Earlier this year, the U.S. Department of Education announced that new awards through the Smaller Learning Communities program must focus on methods to improve reading and mathematics skills for students who enter high school significantly below grade level. This focus on reading and mathematics was a new requirement for the $161 million grant program.
Continuing the department’s new interest in adolescent literacy, two nonprofit research companies, the American Institutes for Research (AIR) and MDRC, are looking for high-quality supplemental literacy programs to participate in a research project that the department is funding. The study will examine the programs’ effectiveness in improving the reading skills of ninth graders who read two to four years below grade level. This project is part of the Evaluation of the Impact of the Supplemental Literacy Interventions in Small Learning Communities conducted by the Institute of Education Sciences at the U.S. Department of Education. To be considered, the programs must address all aspects of reading, from advanced decoding skills to higher-level comprehension and writing, and must also consider issues of how to motivate adolescents to read. In consultation with an expert review panel, AIR will select two vendors of supplemental adolescent literacy programs that can be scaled up with a high degree of consistency. Even though two literacy programs will be selected, only one program will be assigned to a given school.
According to the request for proposals, the Office of Vocational and Adult Education at the U.S. Department of Education will run this competition within the Smaller Learning Communities program to “provide funds to districts with schools prepared to implement the new supplemental literacy programs within already existing freshman academies.” The compensation for the vendors’ provision of services and activities will come from federal grants to the participating districts through contractual arrangements with the grantee districts.
The study, a randomized field trial, will involve students enrolled in “freshman academies” in at least eight school districts and sixteen high schools. Each high school in the study will identify 100 to 125 striving readers based on eighth-grade reading assessments. From this group of ninth graders, approximately fifty students will be randomly selected to participate in the supplemental literacy program; the remaining students will be scheduled for a regular study hall or elective class. The study will take place during the 2005-06 and 2006-07 school years within a classroom setting of twelve to fifteen students per class. The students will receive a minimum of 225 minutes of literacy instruction per week, in either daily forty-five-minute classes or in eighty- to ninety-minute blocked classes every other day. The literacy class will be in addition to the students’ regular English or language arts classes.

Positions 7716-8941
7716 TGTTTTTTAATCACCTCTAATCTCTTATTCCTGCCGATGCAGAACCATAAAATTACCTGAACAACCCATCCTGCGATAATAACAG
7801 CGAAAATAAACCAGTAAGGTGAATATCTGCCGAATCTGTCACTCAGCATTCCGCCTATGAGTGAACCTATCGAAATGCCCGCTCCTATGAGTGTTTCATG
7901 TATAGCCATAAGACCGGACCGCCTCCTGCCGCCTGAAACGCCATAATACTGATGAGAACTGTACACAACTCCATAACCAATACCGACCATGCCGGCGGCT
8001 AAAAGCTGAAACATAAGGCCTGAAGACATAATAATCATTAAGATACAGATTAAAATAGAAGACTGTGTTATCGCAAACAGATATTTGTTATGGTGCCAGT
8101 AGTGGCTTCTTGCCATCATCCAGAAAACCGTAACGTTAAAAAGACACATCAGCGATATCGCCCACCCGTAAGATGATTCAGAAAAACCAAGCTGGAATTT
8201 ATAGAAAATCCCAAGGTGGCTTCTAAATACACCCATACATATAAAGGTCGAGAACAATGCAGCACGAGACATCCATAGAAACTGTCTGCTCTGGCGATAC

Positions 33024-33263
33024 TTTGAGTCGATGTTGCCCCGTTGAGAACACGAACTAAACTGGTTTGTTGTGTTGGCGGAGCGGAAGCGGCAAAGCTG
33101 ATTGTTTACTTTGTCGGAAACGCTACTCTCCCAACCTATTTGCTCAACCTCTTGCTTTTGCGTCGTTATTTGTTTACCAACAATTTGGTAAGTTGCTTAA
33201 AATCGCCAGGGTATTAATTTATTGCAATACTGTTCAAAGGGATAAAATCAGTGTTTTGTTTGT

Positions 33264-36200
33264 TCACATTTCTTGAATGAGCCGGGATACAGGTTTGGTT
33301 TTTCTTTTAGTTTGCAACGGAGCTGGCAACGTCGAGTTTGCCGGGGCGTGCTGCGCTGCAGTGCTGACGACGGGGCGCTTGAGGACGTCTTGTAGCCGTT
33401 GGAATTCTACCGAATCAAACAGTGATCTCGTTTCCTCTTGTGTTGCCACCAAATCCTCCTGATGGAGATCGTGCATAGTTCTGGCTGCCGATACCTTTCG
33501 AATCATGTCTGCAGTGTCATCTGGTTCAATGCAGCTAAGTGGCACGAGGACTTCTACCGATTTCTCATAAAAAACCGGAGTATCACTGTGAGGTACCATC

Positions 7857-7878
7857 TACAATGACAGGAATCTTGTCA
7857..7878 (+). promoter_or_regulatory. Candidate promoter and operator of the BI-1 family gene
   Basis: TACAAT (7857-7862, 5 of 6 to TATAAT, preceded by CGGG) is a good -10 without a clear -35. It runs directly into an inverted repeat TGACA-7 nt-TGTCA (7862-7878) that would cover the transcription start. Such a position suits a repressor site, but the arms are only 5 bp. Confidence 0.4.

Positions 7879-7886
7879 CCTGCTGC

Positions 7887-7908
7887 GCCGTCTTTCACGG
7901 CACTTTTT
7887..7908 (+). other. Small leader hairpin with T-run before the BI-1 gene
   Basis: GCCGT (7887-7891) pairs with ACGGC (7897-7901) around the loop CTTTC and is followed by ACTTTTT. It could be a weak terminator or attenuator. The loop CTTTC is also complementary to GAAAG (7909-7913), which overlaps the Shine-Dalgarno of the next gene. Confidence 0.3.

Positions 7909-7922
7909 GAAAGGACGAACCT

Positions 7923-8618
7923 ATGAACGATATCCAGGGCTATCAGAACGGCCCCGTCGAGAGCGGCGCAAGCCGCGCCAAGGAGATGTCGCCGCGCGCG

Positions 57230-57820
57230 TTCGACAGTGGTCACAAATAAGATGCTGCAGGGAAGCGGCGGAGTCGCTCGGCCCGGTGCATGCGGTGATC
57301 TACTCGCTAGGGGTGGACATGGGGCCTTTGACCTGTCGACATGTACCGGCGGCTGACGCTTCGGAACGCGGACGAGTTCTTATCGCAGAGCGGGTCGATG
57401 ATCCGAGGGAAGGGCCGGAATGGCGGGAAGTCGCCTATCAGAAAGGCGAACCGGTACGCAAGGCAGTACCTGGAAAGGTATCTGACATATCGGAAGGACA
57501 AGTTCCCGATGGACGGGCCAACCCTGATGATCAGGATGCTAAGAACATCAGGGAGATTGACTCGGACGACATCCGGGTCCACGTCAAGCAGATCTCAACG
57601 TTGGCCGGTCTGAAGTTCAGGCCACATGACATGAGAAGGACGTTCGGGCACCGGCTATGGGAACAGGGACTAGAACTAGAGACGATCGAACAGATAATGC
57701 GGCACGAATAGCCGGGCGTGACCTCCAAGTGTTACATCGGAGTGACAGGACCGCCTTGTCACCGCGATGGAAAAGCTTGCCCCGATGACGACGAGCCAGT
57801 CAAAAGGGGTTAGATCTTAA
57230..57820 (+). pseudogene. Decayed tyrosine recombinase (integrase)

The study will investigate the effectiveness of the two intervention programs compared with the “business as usual” English and language arts instruction that students normally receive as part of a ninth-grade curriculum. Outcome measures will include a diagnostic reading test (administered at the beginning and end of ninth grade to measure reading skill gains) and state reading test scores. Research will also focus on students’ grades in content-area courses, attendance, and inclination to stay in school.
A required “intent to bid letter” is due by November 15. Complete proposals are due by December 6. The contract award is anticipated by January 10, 2005. More information and the complete RFP are available at http://www.air.org/ale/ale-set.htm.
|Report Shows Rule Changes Could Help More Schools Satisfy No Child Left Behind Act
During 2004, forty-seven states asked the U.S. Department of Education to approve changes to their No Child Left Behind (NCLB) accountability plans. A new report from the Center on Education Policy (CEP) concludes that these modifications have made it easier for schools and school districts to make Adequate Yearly Progress. In preparing its report, Rule Changes Could Help More Schools Meet Test Score Targets for the No Child Left Behind Act, CEP analyzed thirty-five official decision letters from the U.S. Department of Education to states that had requested amendments to their original accountability plans.
As explained in the CEP report, “Some of the changes requested by states are intended to take advantage of revisions made by the U.S. Department of Education in federal guidelines for testing students with disabilities, testing English language learners, and calculating the percentage of students taking state tests. Other changes proposed by states would provide more flexibility in areas not addressed by the revised federal guidelines or would allow states to adopt policies the department had already approved for other states.”
Three states-Maryland, Pennsylvania, and Washington-received permission to change their graduation rate targets. In Maryland and Pennsylvania, schools and subgroups of students can show progress if they meet state graduation rate targets of 81 percent or 80 percent, respectively, or show progress toward that goal-even if by only one-tenth of 1 percent. In Washington, state officials revised its graduation rate target down to 66 percent from 73 percent.
Other requests for changes reflected state-specific problems with the federal law. Overall, CEP says these changes have had a generally positive impact on schools trying to demonstrate AYP. The report concludes that such federally approved changes in state accountability plans may allow for short-term flexibility in implementation while maintaining NCLB’s long-term overall direction at the same time.
The complete report is available at